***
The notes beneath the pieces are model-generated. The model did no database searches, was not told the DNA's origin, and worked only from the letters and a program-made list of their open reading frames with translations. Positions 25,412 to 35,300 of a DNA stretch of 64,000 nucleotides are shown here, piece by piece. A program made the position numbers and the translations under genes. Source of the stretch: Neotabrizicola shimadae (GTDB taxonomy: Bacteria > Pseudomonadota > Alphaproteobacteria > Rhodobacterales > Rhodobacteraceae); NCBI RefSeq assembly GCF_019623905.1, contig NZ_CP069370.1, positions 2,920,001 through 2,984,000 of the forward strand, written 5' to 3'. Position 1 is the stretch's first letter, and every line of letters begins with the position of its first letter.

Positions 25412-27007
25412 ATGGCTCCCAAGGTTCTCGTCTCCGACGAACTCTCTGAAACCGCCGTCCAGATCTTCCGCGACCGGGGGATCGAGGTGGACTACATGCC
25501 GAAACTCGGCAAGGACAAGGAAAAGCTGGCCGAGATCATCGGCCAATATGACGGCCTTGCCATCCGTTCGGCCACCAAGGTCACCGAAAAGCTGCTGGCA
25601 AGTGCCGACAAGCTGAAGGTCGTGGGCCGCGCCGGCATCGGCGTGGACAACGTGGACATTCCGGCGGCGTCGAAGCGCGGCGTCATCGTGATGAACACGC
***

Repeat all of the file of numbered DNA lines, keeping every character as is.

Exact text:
The notes beneath the pieces are model-generated. The model did no database searches, was not told the DNA's origin, and worked only from the letters and a program-made list of their open reading frames with translations. Positions 25,412 to 35,300 of a DNA stretch of 64,000 nucleotides are shown here, piece by piece. A program made the position numbers and the translations under genes. Source of the stretch: Neotabrizicola shimadae (GTDB taxonomy: Bacteria > Pseudomonadota > Alphaproteobacteria > Rhodobacterales > Rhodobacteraceae); NCBI RefSeq assembly GCF_019623905.1, contig NZ_CP069370.1, positions 2,920,001 through 2,984,000 of the forward strand, written 5' to 3'. Position 1 is the stretch's first letter, and every line of letters begins with the position of its first letter.

Positions 25412-27007
25412 ATGGCTCCCAAGGTTCTCGTCTCCGACGAACTCTCTGAAACCGCCGTCCAGATCTTCCGCGACCGGGGGATCGAGGTGGACTACATGCC
25501 GAAACTCGGCAAGGACAAGGAAAAGCTGGCCGAGATCATCGGCCAATATGACGGCCTTGCCATCCGTTCGGCCACCAAGGTCACCGAAAAGCTGCTGGCA
25601 AGTGCCGACAAGCTGAAGGTCGTGGGCCGCGCCGGCATCGGCGTGGACAACGTGGACATTCCGGCGGCGTCGAAGCGCGGCGTCATCGTGATGAACACGC